Marc Zender, a lecturer at Harvard, started decoding Mayan glyphs when he was 8. "That's the time you're interested in codes and writing secret messages to your friends," he says. "That's when I was bitten by the bug." Mr. Zender's mom brought him often to the Royal Ontario Museum, and he loved the ancient writings. He went from Egyptian to Aztec, and finally to Maya because "there was more left to do."
Stephen Houston, a professor at Brown University, agrees: "In Maya writing, new information is pouring in," he says. "There are 10,000 Maya inscriptions or texts. That number will grow. What's fun ... is that new texts always have the capacity to surprise you."
What does it take to be an epigrapher someone who studies ancient writing? A knowledge of languages, math, anthropology, and history is useful. Interested students often train themselves by attending workshops and conferences, reading books, and working at archaeological sites.
Professor Houston says good epigraphers also have a natural ability. That may explain why many are so young (Houston was an "ancient" 19 when he began studying glyphs). "As a professor, I can teach people to read it [Maya text], but to be good at it is innate," he says. A photographic memory helps. So does an ability to see patterns. He loves the challenge of reading ancient text, he says. He loves solving the puzzle.
Lesley Bannatyne, CSM
Another breakthrough happened in 1960. Russian-American architect Tatiana Proskouriakoff noticed that when the ancient Maya drew a picture of a man being dragged by his hair, they often drew similar glyphs nearby, like a caption for the picture. She identified the symbols for "was captured" chu-ka-ja, or "chukaj." Ms. Proskouriakoff was eventually able to prove that glyph texts told stories of real events in Maya history.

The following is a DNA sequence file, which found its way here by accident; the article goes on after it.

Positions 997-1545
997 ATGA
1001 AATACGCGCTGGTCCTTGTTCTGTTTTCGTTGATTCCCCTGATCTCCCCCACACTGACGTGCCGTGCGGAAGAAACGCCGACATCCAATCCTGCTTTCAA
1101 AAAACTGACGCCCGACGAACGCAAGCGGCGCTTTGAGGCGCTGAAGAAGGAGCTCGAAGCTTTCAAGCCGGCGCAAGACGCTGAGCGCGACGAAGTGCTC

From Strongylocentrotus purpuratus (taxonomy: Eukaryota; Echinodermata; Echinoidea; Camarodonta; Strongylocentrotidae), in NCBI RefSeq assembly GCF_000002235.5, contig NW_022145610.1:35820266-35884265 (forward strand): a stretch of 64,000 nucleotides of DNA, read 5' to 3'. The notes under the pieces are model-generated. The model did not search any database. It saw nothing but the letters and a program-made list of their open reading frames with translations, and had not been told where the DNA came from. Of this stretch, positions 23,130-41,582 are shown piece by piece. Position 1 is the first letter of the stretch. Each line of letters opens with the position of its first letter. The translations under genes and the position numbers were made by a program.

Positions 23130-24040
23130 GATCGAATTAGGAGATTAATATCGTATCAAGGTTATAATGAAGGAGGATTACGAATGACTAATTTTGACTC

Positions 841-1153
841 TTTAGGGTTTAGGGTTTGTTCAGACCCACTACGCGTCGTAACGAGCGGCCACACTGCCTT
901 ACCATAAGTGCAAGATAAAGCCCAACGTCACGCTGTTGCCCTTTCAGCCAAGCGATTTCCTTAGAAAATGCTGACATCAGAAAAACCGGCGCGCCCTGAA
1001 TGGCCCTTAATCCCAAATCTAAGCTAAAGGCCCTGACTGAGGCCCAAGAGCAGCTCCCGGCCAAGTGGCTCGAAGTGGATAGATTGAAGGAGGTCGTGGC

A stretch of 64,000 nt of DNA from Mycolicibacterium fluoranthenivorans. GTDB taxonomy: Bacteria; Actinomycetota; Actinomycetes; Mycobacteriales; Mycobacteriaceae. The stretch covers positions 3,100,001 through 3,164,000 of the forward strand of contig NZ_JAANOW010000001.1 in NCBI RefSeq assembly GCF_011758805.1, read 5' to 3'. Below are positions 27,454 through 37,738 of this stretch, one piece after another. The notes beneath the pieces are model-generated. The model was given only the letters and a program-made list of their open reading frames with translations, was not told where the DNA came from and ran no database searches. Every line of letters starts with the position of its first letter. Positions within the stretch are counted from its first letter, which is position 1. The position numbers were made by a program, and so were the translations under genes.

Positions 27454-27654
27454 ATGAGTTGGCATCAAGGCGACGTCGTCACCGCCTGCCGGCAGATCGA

This was exciting news for Maya experts. Up until then, "you had dates, but you couldn't tell what happened on that date," Graham explains.
Earlier scholars had decoded Maya calendars, astronomical information, and a numbering system that were all quite extraordinary in their accuracy. (One Maya calendar had 18 months of 20 days each 360 days followed by five "unlucky" days.) They believed the Maya were a peaceful people who spent most of their time star-gazing.
But newly deciphered texts began to tell of wars and human sacrifice. Rulers emerged as real people with names like "Fire-Eating Serpent," "Jaguar Mirror," and "Smoke Monkey." In the 1980s, Maya epigrapher Linda Schele popularized inscriptions that described bloodletting ceremonies. In these rituals, rulers shed their own blood onto paper made of bark. They burned the paper as an offering to ancestors and gods. They claimed to see visions in the smoke.
"Once people started to understand the verbs," says Barbara Fash, a research associate at the Peabody Museum, "the illustrations appeared more graphic."
Researchers learned that when the Maya went to war, "it was not a battle of bloodshed on the battleground," says Fash. "Instead, they took captives, brought them back, and had a ceremony in which they were killed." It was a way to proclaim victory in an age of no TV, radio, or photographs to verify events.
Today, with computers and books to help share information, and more and more glyphs decoded, our understanding of the Maya is changing again. "It's too bad all people know is that they went to battle, captured, and sacrificed," says Fash, "because that's only what rulers did like [on] our war monuments. That's not the whole story." Modern researchers are looking at objects like pots, jewelry, even old garbage piles, to learn about everyday life. Fash is working on musical instruments, hoping the symbols painted or inscribed on them may contain instructions on how to play them or even fragments of songs.